Essential tax tips for property investors
With tax time upon us, here are some handy tips to help minimise your taxable income and potentially save you thousands of dollars.
It’s important for all property investors to know what they can claim as a tax deduction to ensure their income, and subsequently personal wealth, are maximised. Knowing what you’re entitled to claim could save you hundreds or even thousands of dollars.
Here are some basic property investment tax tips to help maximise your returns this financial year.
Property investors can claim “plant and equipment” items on investment properties as depreciable articles – these are treated separate to the dwelling.
Items are considered “plant and equipment” depending on a number of factors, such as how permanently the item is attached to the land or building.
A list of items considered “plant and equipment”, as well as their depreciation rates, is available from the Australian Tax Office.
Items that you can typically depreciate in your investment property include:
- Air-conditioning units
- Appliances, such as ovens and hot plates
- Security systems
- Ceiling fans
If you have purchased an investment property, any of these existing items considered “plant and equipment” can be claimed depreciable. However, you first have to determine the purchase cost of these individual items.
There are three ways you can do so.
- You can specify it in the purchase price of your investment property
- You can make your own reasonable estimate of the value of the asset included in the purchase price
- You can obtain a value through an independent valuer, or depreciation expert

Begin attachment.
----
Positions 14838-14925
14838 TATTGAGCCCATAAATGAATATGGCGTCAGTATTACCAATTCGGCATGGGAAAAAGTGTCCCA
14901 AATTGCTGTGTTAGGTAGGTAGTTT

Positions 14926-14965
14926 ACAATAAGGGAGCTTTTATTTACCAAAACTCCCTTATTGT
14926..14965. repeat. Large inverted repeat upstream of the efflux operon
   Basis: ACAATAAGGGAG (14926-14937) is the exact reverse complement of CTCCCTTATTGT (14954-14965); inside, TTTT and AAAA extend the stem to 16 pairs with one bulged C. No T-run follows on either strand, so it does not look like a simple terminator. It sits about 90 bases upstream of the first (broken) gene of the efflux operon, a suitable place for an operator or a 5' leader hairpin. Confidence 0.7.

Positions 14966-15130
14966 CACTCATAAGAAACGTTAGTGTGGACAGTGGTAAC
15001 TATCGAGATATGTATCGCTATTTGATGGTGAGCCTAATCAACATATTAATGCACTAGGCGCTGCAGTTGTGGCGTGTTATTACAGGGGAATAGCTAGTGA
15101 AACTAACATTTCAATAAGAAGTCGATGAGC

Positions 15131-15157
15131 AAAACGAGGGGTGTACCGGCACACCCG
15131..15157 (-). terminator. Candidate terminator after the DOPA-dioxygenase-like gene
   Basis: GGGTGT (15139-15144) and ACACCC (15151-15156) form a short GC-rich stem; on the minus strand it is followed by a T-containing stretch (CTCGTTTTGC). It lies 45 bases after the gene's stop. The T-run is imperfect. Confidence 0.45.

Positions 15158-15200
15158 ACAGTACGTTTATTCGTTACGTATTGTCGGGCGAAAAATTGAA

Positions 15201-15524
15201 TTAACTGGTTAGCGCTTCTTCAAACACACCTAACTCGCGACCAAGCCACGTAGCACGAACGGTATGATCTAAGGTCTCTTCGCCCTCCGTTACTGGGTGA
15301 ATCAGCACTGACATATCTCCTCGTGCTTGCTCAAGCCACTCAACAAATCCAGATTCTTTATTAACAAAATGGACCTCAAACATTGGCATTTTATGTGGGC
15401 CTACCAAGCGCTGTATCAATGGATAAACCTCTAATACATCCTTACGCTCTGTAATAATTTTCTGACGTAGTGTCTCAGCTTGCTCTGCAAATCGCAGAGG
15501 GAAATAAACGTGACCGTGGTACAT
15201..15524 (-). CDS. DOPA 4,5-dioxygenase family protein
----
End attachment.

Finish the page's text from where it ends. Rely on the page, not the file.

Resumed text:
Momentum Wealth recommends in most cases that clients obtain an independent valuation from a depreciation expert.
Aside from “plant and equipment”, property investors can claim some items associated with the dwelling in certain circumstances.
The dwelling on an investment property is not normally considered to be a depreciable item because it‘s not “plant and equipment”. However, some provisions have made the cost of constructing buildings, and other capital items incurred in rental properties, to be depreciable in certain circumstances.
For example, “construction expenditure” on an investment property that produces an income can be written off at 2.5% per annum. For residential property, this applies if the construction commencement date was after 15th September 1987 .
The term “construction expenditure” is related to expenditure on the dwelling and includes preliminary expenses, such as architect and engineering fees, among other items. This does not include demolition costs, clearing of land or landscaping, though.
Property investors can also claim travel expenses in some instances.
Transportation, meals and accommodation can be deductible for numerous reasons, including preparing the property for rent, rent collection or for inspections and maintenance.
This is even the case with investment properties located interstate. Property investors can claim the cost of flights and accommodation as a tax deduction in some instances. Be careful though – if you take a holiday at the same time, the ATO may argue the dominant purpose was to have a holiday and the trip may not be deductible.
Please note: Momentum Wealth and its affiliated entities are not accountants or financial planners. While all information is provided in good faith, you should seek your own independent advice in relation to all tax matters.